Reading Minds: adding value to services at the State Library of New South Wales
The focus of PMs should demonstrate library value and relevance and be the basis for comparison with competitors in other industries.
Performance measurement and benchmarking are two activities that are part of a broader review of services that the State Library of NSW has embarked upon. This review is based on two key components: the Library's Research and Evaluation Program and Quality Initiatives Program. The review is, in part, a reflection of the unprecedented changes in the information environment, as well as increasing client expectations and the growth in remote client use. These changes require a responsiveness that questions definitions of the Library's value and relevance within the current and future information environment.
In our presentation today we would like to discuss some of the ideas and issues that have been raised in our review regarding concepts such as value and relevance in a library context. In particular, our central premise is that while these concepts are two important measures, the critical issue is ascertaining how notions of value and relevance are defined and by whom. At the State Library of NSW we define these concepts from a client perspective. We consider it is imperative that we are aware of the range of perceptions and ideas associated with such concepts, including social and emotive connotations. As these perceptions, often unarticulated, have a major impact on clients' overall perceptions of the Library and the services we offer.
With regard to benchmarking, when considering competitors in other industries, our experience suggests that specific service attributes are a more appropriate basis for comparison than broader concepts such as value and relevance. In this presentation we will outline how we define, measure and benchmark these attributes.
Our presentation will commence with a discussion of the Library's Research and Evaluation Program and what it has revealed about clients' notions of value and relevance. We will then provide a brief overview of some of the services that have been developed in order to meet client expectations, before outlining our approach to benchmarking Library services.
Client research and evaluation
The overall aim of the Library's Research and Evaluation Program is to develop comprehensive information on Library clients - who they are, why and how they use the Library and what they think of current and possible future services. Projects conducted have employed a variety of methods to gather feedback from clients, including in-depth interviews, focus groups and questionnaires.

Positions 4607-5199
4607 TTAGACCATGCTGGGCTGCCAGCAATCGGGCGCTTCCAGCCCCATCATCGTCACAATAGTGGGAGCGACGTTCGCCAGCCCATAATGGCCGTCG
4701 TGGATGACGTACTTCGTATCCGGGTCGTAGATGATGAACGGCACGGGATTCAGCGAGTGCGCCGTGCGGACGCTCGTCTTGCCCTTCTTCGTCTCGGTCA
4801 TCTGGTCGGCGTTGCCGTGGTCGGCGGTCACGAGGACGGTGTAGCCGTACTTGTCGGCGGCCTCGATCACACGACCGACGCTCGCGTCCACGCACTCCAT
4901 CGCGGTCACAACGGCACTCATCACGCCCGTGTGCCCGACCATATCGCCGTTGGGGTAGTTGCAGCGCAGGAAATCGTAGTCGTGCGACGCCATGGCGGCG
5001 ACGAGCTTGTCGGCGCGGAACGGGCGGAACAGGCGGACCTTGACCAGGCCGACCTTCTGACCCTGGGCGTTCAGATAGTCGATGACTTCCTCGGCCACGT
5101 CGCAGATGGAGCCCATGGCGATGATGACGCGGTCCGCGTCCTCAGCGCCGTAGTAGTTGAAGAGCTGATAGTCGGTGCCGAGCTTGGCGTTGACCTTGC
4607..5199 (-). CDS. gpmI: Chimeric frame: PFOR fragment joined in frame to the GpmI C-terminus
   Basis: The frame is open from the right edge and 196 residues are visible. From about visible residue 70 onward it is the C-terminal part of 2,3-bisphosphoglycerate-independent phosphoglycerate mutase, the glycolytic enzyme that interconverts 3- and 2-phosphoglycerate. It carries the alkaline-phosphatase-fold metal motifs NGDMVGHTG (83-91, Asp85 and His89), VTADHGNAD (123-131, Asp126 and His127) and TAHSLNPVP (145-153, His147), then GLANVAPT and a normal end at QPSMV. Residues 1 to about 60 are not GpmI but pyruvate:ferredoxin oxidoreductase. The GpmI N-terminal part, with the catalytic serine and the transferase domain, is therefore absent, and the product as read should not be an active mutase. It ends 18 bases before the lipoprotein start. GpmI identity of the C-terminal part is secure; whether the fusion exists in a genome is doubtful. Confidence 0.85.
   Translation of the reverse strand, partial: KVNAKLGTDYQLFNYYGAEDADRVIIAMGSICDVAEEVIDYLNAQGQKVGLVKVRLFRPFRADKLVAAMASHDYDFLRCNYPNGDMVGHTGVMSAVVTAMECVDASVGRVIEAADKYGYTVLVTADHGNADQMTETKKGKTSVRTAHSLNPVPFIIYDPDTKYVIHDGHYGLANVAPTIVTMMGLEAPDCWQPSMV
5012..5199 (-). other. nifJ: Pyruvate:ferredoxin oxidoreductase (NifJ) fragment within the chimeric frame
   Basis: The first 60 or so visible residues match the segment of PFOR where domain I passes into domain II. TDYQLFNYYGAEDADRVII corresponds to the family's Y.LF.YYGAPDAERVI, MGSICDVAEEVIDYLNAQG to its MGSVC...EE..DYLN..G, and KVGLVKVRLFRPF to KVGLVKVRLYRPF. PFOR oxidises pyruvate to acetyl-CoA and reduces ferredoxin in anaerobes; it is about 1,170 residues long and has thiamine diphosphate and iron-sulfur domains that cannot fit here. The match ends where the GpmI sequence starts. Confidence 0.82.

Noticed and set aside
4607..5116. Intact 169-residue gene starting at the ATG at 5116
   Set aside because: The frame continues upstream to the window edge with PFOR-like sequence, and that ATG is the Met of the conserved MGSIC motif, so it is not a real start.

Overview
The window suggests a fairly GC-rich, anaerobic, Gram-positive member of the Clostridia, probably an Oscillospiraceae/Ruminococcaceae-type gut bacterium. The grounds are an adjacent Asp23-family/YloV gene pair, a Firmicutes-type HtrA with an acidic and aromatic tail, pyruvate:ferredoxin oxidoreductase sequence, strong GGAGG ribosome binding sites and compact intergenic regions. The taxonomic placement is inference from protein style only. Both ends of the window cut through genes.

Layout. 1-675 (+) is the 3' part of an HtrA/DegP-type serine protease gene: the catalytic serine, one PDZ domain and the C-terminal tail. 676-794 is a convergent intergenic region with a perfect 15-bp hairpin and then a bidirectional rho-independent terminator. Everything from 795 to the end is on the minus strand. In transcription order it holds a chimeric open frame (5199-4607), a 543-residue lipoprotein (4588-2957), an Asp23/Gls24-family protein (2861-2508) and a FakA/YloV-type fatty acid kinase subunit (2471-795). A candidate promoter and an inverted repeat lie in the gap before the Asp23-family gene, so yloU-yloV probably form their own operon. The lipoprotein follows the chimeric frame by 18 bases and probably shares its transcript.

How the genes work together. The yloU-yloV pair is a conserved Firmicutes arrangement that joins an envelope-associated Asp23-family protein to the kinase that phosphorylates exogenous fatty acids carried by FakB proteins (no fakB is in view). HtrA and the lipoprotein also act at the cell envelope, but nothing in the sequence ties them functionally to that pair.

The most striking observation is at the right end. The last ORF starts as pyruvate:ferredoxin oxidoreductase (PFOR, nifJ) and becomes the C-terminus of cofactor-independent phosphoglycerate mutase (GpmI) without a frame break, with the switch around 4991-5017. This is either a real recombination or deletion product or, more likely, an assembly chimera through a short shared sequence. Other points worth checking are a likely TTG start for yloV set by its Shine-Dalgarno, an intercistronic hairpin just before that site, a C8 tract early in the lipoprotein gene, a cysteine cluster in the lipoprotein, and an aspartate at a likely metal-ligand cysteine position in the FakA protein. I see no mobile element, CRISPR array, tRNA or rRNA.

The projects have highlighted the diverse client base that uses the Library and why it is important to segment clients when considering performance measurement. At the State Library of NSW our clients range from the novice, first time user to the experienced researcher and scholar. And while caution must be exercised in categorising our clients too broadly, they can be segmented into three different, but not mutually exclusive categories: the reading room client, the recreational client and the remote client. This paper will focus on the reading room client.
The reading room client includes both Mitchell Library readers and State Reference Library (SRL) users. While these clients may view an exhibition, attend a Library event, or use our remote services, their primary reason for using the Library is to conduct research in either of the two reading rooms.
In conducting research with our reading room clients, we have discovered the complex, diverse and often contradictory meanings underpinning their notions of the Library's value and relevance. We will now highlight some of these perceptions, before turning to how we have attempted to address and measure them.
Our research suggests that amongst Australian libraries, the Mitchell Library accords 'very' valuable and relevant ratings. This is due to its origins, history and resources. For scholars, particularly in Australian and south - west pacific history, the Mitchell Library is recognised internationally as one of the most extensive sources of original material.
In gathering comprehensive information on Mitchell Library readers for the first time, we have been able to gain a more insightful understanding of who actually uses the Library. In particular, the Mitchell Library provides services to four major reader groups: professional researchers, personal interest readers, students and work/business readers. Each group represents a complex mix of perceptions regarding the value and relevance of the Mitchell Library.
The Mitchell Library's value, according to most professional researchers is defined by a certain culture steeped in the notion of the Library as a place of orderly, scholarly learning and research. Assumptions as to what constitutes a library, reader and valid (serious) research underpin this culture. Inextricably linked to these perceptions is the notion of the Mitchell Library as a constant within a world of change. This projection onto the Library as a steadfast institution representing an unchanging culture and values is, in part, a reflection of significant change in research and academic circles. In particular, many professional researchers feel that the value placed on scholarly research has declined in recent times. The Library, according to these readers is valued and relevant due to its role in providing and maintaining a place and for significant scholarly research. Change in the Mitchell Library is perceived to represent a decline in the value of professional researchers' work, as one reader has remarked: